The Duke of Edinburgh meets young people in the East Midlands making a difference through their DofE Award – in first visit as charity’s Patron
HRH The Duke of Edinburgh has visited Derby and Nottingham, meeting young people who are making a difference to their communities, workplace and futures through their Duke of Edinburgh’s Award (DofE).
The visit – The Duke’s first as Patron of the DofE and Duke of Edinburgh’s International Award – is to highlight the charity’s work to break down barriers for young people from marginalised communities, from deprived areas, or who require specialist support to do their DofE, show the impact the DofE can have on young people’s futures, and celebrate the amazing commitment and passion of DofE volunteers.
The Duke of Edinburgh’s Award and International Award announced The Duke as their new Patron this morning. The Duke takes on the patronages previously held by his father, Prince Philip, who founded the Award in 1956. He has been a passionate supporter of the DofE and International Award for decades, having achieved his own Gold Award in 1986.
The Duke has been a Trustee of the DofE since 1988 and of the International Award since 2006. In these roles, he has travelled widely within the UK and internationally – thanking volunteers and meeting and celebrating young people making a difference through their DofE.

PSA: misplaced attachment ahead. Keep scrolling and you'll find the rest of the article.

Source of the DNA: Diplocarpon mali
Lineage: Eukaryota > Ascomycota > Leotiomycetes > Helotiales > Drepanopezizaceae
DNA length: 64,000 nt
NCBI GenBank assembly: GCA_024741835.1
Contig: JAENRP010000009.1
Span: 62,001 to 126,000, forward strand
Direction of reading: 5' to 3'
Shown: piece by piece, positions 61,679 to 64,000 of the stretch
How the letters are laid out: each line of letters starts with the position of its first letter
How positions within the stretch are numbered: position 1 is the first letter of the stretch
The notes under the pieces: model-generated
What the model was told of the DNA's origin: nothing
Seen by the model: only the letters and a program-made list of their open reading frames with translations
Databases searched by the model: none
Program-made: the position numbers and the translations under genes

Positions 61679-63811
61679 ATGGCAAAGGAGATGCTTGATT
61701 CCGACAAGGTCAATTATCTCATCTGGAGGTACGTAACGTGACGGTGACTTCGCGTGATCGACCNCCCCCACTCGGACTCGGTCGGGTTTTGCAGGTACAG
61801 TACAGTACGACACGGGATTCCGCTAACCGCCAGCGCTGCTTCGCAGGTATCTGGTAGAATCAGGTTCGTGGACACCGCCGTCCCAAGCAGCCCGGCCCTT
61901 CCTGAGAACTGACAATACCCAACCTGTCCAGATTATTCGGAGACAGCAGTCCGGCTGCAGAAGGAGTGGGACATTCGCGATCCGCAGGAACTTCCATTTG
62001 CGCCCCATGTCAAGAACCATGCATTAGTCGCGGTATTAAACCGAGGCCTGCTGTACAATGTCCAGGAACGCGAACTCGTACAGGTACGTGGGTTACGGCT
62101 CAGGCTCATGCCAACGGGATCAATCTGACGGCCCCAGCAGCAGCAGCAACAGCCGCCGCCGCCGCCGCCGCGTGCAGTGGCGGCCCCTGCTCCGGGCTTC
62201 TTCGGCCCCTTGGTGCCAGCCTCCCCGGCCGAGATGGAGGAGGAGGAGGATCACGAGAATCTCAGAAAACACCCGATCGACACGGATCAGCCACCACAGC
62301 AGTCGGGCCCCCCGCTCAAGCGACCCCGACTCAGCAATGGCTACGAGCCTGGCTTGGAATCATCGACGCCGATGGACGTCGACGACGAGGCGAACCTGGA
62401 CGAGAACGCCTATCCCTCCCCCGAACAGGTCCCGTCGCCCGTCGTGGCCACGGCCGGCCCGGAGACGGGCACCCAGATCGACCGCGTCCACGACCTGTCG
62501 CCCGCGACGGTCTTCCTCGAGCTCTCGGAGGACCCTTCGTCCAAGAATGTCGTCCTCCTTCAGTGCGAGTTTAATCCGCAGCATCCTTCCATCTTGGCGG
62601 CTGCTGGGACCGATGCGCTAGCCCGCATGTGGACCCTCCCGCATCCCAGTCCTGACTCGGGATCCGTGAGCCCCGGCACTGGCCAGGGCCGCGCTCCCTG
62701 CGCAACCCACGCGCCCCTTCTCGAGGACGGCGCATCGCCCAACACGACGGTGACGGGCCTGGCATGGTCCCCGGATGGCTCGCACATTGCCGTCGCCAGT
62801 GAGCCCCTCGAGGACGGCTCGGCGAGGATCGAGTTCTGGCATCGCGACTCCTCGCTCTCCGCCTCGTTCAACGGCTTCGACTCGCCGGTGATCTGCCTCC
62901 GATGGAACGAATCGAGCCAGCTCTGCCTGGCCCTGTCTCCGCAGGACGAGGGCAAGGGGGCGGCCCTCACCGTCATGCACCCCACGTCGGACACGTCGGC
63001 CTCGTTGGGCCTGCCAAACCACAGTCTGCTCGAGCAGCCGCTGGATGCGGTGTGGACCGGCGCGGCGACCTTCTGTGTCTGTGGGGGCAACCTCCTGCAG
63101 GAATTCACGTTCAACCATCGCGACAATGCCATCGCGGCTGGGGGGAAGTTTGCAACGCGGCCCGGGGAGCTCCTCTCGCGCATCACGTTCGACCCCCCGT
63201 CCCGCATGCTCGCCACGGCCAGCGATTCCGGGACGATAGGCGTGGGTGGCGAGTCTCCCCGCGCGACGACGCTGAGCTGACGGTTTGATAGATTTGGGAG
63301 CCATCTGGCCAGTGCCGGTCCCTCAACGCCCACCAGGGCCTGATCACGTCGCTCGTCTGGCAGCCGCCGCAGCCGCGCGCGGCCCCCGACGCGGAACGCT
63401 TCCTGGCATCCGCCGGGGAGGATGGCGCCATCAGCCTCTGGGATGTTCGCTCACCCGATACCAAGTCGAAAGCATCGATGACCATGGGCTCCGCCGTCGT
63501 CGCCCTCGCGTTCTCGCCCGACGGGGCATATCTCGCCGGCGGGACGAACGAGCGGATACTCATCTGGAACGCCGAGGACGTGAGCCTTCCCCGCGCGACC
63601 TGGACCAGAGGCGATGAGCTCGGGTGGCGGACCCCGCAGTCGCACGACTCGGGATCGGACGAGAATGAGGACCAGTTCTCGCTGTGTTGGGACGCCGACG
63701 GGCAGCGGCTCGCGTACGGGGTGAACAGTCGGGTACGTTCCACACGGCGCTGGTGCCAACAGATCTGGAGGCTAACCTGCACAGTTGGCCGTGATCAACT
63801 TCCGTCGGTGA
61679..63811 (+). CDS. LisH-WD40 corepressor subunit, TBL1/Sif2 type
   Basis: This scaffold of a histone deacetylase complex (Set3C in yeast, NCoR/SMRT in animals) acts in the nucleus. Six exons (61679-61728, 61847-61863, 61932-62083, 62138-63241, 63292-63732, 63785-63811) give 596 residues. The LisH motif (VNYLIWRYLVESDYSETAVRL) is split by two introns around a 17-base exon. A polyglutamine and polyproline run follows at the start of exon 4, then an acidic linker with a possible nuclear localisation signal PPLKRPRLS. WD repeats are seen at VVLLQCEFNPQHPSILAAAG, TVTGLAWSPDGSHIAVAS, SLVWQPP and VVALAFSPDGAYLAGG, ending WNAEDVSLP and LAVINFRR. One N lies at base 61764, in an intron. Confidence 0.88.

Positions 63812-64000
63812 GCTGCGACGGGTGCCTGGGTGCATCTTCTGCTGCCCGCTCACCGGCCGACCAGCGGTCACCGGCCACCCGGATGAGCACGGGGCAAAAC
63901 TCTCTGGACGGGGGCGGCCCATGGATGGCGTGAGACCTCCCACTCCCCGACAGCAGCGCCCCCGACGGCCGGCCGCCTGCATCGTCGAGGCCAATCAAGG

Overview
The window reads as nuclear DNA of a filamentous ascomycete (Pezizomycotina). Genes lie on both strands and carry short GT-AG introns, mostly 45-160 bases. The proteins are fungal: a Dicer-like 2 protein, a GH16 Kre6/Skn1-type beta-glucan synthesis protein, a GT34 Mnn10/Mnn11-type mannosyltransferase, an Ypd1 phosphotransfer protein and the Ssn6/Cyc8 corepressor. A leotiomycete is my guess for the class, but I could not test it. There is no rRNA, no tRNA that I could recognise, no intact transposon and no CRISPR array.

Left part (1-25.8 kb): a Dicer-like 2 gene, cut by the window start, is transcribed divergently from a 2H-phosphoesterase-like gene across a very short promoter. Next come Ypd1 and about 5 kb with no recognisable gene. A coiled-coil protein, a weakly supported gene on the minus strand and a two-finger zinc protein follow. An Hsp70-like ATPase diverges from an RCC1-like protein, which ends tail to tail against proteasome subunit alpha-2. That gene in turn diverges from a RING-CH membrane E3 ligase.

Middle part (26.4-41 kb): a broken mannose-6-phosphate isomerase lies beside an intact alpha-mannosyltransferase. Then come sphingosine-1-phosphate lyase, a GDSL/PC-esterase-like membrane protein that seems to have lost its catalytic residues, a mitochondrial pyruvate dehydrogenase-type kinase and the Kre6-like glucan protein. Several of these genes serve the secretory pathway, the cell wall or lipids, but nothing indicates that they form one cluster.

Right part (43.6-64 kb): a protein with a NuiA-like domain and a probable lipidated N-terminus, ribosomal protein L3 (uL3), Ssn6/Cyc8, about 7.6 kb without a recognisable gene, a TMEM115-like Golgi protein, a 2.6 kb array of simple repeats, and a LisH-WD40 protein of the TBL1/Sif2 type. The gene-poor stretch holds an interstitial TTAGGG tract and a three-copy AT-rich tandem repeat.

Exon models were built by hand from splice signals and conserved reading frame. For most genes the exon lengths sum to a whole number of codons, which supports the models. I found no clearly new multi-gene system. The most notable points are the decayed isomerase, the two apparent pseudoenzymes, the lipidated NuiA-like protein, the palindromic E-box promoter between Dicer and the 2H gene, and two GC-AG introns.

The Duke joined young people from five Nottingham schools as they carried out their DofE Volunteering activities at Stonebridge City Farm – including gardening, developing a sensory garden, and caring for animals. Stonebridge City Farm is located in St Ann’s ward, which has a higher proportion of income-deprived households and children living in poverty compared to the city’s average.
The Duke also visited Balfour Beatty’s Raynesway plant in Derby to meet young employees doing their DofE in the workplace through DofE Business – and hear from Award holders about the impact taking part has had on their careers.
Tomorrow, The Duke will meet students at Portland College – a residential education and therapy college for young people with disabilities in Mansfield.
Ruth Marvel, CEO of The Duke of Edinburgh’s Award, said: “It was brilliant to meet so many amazing young people in Derby and Nottingham today, and hear them tell The Duke so powerfully about the skills, resilience and self-belief they’re building through their DofE – as well as the real difference they’re making in their communities.
“From the students helping out at a city farm or discovering new talents and passions at Portland College – right through to the young employees at Balfour Beatty gaining vital leadership skills in the workplace – this visit shows just how big an impact opportunities like the DofE can have on young people’s futures.”
DofE Youth Ambassador Amelia Warren, 22, from Nottingham, helped to host The Duke. She said: “It was brilliant to meet HRH The Duke of Edinburgh today and be given the opportunity to show him the incredible difference that the DofE is making to young people in Nottingham.